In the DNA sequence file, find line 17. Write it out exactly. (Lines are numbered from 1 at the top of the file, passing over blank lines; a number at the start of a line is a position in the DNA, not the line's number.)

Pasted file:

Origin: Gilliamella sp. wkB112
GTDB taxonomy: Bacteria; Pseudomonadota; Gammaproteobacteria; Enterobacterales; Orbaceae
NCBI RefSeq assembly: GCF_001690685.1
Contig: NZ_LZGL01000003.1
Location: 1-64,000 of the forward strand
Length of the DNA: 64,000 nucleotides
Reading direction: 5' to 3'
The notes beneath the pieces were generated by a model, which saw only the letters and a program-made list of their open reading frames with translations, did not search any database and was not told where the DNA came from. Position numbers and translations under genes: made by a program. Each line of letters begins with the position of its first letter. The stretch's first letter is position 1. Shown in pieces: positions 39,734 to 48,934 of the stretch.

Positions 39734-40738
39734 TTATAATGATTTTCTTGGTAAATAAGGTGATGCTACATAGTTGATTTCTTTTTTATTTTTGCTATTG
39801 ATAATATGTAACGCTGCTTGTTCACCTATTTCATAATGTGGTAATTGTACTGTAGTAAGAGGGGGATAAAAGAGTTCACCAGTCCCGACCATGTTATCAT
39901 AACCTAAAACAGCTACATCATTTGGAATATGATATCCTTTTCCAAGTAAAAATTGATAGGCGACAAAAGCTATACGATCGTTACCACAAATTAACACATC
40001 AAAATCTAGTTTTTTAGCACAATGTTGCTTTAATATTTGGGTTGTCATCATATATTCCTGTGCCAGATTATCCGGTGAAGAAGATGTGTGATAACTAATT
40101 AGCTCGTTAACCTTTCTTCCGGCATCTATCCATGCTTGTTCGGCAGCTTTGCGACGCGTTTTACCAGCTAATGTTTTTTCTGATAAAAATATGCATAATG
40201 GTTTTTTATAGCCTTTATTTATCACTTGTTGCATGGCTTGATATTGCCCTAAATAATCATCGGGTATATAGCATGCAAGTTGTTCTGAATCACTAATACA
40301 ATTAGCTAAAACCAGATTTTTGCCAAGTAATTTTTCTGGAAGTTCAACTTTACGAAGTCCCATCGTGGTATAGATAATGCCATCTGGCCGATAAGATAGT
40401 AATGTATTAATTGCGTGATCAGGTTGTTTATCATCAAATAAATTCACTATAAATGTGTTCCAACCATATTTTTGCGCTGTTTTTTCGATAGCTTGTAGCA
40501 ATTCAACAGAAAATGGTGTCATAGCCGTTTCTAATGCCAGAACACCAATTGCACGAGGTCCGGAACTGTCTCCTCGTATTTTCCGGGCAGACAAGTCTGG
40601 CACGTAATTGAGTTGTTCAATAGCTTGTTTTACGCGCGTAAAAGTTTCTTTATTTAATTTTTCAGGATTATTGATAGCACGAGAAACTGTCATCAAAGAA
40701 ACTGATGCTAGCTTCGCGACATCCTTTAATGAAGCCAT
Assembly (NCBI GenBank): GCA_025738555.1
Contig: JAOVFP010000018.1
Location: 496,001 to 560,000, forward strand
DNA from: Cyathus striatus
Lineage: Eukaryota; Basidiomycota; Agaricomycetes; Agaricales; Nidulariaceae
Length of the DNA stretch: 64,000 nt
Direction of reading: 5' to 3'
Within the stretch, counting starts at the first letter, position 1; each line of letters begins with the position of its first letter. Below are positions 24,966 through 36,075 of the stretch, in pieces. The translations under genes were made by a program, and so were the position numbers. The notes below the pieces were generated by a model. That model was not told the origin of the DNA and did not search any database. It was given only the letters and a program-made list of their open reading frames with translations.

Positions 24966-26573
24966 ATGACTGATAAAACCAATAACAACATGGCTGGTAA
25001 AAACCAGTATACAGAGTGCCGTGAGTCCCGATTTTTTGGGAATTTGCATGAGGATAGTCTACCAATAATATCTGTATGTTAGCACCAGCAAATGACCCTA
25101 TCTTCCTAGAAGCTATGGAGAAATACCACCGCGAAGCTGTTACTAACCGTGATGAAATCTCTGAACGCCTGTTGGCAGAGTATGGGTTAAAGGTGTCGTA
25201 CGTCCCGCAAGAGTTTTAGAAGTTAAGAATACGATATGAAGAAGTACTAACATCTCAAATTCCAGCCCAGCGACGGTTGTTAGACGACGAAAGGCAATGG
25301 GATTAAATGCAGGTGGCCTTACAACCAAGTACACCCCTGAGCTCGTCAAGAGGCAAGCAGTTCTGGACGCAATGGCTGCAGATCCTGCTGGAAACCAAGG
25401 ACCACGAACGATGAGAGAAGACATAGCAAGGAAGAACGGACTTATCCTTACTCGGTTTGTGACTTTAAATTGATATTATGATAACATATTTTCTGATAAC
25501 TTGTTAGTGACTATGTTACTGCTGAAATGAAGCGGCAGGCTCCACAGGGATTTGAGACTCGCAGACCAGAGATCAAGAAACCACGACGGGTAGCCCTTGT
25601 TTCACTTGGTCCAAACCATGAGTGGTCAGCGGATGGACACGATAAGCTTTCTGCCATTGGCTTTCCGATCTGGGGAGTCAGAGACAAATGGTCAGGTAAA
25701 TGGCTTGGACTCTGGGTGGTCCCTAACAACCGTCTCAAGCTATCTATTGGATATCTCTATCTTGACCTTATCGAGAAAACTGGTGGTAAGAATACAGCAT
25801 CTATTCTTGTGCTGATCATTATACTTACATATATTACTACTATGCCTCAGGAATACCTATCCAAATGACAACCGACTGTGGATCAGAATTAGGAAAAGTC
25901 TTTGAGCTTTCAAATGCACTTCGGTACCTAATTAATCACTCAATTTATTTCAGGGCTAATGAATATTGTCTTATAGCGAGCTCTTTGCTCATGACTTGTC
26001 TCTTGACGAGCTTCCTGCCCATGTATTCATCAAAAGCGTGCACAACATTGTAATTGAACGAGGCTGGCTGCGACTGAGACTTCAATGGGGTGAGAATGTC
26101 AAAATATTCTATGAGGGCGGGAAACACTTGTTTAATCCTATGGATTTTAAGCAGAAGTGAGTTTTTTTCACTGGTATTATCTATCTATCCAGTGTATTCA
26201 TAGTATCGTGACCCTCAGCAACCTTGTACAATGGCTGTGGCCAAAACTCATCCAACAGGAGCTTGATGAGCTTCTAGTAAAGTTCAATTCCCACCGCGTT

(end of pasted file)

40401 AATGTATTAATTGCGTGATCAGGTTGTTTATCATCAAATAAATTCACTATAAATGTGTTCCAACCATATTTTTGCGCTGTTTTTTCGATAGCTTGTAGCA